I wanted the beach to look perfect, completely deserted with NO FOOTPRINTS. So we waited for the high tide to wash away our footprints and the mass of car tracks that were there from the day before (today, it’s an easy touch up in Photoshop). The sun came up quickly, and with three long exposures, I got the image before the sun rose too high and the sky turned to blue.


Mirror image on Cudgen Creek, Northern NSW Australia



Another early morning before dawn and another cautious trek in the dark lugging camera gear down a long bush track. In this image, I wanted a mirror reflection of the trees in the water (easily created in Photoshop these days) so the timing had to be just right. As the sun came up over the stillness of the beautiful creek, we held our breath and captured the shot moments before a gentle breeze rippled the scene away.


Salt Beach – foot prints and car tracks swept away with a broom!



Although this isn’t an image of the sunrise, we still needed to start our day before sunrise to prepare the scene. This beach was a popular fishing spot and 4wd drive location covered with deep car tracks and footprints. But that’s not what we wanted in the shot!

I composed the image from the sand dunes; we spent the next couple of hours in the dark sweeping all the sand that I could see through the camera’s super wide viewfinder (Yes, we swept the beach with brooms, for hours). Just as we finished, a fisherman and his mate drove over the perfectly bumpless sand and said,

‘Hey, I’ve been watching you for ages, what are you doing?’

Can you imagine the look on my face as I replied… And, what was going through my head as I re-swept his car tracks.

Sounds like an awful lot of time and effort I know, but this was just one of the ways we manipulated images pre-photoshop.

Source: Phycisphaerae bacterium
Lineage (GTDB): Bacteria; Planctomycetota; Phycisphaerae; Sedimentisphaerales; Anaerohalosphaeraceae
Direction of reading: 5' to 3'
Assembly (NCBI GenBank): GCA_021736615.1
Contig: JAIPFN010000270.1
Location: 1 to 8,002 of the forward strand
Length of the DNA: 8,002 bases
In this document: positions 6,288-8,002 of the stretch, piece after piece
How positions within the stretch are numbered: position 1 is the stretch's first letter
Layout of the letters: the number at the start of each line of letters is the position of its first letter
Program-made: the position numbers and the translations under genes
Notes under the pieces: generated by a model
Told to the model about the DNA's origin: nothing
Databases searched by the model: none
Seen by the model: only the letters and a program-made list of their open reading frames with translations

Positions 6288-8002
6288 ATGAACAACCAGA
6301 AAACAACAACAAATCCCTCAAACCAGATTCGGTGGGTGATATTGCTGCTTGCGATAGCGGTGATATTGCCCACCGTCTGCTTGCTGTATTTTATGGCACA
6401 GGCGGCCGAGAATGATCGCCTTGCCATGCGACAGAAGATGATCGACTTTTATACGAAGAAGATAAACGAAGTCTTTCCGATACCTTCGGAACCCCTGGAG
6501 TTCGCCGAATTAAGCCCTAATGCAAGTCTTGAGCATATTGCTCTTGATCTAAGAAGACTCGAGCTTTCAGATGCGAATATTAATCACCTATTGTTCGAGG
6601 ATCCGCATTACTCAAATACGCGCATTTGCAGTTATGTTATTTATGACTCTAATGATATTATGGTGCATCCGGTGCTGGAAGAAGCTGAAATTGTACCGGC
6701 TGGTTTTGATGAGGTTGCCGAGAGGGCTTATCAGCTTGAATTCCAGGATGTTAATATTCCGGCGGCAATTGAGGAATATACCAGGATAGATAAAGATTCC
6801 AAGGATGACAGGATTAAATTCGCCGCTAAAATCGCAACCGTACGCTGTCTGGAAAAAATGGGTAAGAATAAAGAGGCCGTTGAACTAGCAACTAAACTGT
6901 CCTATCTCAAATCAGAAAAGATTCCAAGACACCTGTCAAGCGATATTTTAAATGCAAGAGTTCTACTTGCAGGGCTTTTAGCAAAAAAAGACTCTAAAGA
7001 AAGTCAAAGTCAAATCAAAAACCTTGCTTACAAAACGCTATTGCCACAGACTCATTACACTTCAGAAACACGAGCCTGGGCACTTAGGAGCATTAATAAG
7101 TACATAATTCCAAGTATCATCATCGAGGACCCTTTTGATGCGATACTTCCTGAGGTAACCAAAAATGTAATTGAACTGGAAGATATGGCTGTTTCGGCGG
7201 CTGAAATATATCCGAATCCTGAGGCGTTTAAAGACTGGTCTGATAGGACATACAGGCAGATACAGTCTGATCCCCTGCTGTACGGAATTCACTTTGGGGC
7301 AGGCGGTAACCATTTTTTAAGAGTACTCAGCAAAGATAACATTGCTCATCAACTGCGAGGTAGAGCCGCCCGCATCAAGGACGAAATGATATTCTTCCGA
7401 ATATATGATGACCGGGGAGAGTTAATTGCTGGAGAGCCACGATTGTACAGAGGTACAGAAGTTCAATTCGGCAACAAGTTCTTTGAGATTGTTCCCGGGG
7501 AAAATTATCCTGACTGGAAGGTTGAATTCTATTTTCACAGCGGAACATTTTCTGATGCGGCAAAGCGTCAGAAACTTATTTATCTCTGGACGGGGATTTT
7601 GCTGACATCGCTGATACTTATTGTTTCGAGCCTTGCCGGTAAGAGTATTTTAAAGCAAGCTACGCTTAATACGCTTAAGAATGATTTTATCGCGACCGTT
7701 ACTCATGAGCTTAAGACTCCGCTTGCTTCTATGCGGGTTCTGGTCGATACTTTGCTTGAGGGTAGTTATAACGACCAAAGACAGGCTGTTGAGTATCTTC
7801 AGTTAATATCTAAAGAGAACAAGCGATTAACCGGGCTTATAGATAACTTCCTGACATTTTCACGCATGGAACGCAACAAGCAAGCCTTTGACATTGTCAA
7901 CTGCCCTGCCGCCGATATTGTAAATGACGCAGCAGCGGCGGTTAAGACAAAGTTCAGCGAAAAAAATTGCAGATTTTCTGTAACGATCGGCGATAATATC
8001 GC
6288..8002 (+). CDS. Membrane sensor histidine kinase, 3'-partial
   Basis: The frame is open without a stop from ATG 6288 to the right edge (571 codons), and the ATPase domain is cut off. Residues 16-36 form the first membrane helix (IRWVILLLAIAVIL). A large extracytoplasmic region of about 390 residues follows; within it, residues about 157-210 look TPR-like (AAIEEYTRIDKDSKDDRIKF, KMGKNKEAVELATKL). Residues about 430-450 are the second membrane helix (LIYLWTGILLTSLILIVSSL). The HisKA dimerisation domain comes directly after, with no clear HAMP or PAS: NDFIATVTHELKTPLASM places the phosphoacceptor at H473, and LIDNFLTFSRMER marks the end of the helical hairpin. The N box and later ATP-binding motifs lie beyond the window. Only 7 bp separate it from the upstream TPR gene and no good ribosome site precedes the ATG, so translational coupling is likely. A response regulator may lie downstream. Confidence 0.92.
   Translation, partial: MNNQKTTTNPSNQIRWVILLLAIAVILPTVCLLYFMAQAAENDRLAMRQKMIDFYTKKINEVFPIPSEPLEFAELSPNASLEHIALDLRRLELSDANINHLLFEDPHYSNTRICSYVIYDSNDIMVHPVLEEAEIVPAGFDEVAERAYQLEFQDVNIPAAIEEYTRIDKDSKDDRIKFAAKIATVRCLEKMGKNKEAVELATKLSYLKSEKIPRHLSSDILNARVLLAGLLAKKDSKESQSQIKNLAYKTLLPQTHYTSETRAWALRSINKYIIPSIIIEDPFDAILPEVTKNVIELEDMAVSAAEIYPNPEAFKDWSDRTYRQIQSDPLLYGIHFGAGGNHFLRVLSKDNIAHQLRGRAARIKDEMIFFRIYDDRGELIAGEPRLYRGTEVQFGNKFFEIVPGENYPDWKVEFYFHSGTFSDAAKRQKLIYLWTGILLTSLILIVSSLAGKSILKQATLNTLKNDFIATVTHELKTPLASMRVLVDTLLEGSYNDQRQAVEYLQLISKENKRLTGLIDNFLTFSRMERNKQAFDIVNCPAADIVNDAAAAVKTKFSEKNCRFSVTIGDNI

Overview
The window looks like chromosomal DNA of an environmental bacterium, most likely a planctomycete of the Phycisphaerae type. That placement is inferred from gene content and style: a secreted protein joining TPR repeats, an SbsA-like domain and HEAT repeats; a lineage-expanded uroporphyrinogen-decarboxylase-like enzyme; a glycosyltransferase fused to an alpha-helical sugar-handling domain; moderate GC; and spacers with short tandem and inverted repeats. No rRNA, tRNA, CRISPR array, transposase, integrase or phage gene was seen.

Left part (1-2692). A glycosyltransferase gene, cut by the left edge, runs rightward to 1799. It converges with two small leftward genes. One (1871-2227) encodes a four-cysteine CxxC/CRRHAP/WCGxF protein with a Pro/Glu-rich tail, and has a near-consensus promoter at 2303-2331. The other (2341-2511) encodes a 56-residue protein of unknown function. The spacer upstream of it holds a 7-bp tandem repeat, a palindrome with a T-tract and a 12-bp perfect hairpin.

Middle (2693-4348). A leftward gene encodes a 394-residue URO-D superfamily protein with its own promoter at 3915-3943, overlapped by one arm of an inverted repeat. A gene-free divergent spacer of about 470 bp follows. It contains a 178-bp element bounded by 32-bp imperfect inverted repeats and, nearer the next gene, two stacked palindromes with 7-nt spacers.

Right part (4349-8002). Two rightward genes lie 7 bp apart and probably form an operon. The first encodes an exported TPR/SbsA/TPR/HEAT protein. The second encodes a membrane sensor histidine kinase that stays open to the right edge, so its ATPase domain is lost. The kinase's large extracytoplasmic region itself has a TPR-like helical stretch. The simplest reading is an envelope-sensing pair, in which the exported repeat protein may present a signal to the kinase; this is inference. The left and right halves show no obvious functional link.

The cute boy with the star fish – Take 2



The final image used in this advertising campaign was a ‘Take 2’. The ad agency had booked the talent, unseen! The cute young boy arrived, he was the perfect model, punctual, photogenic and charismatic, but unfortunately not quite the ‘right look’ for this project. Take 2. Model number 2. We got the look the client was hoping for, albeit with a sunny Miami Beach, Queensland, in the background.


These days, I still spend hours researching and planning for every client and photo shoot. But, thankfully my work as a professional photographer now extends well beyond the hours of preparation before I click my digital camera into post-production through clicks of a mouse – It is now an expectation that a Photographer will present the final touched up image. In one way or another, a ‘photoshopped’ image has always been the reality.


The old beach road from Kingscliff to Cabba



Tech Tips:

  • Research and reccie sites for landscape photography, so you know where the sun will be and the right time of day for your shoot. Just turning up and hoping for the best can result in any number of disasters.
  • Always be aware of your surroundings. The bush tracks to get to these sites were crawling with ticks and deadly brown snakes. We dressed appropriately, but my assistant still found a tick on herself a few days later.
  • I compose my shots and then cover or remove the camera until I’m ready to shoot. Salt mist along the beach will fog your lens up quick.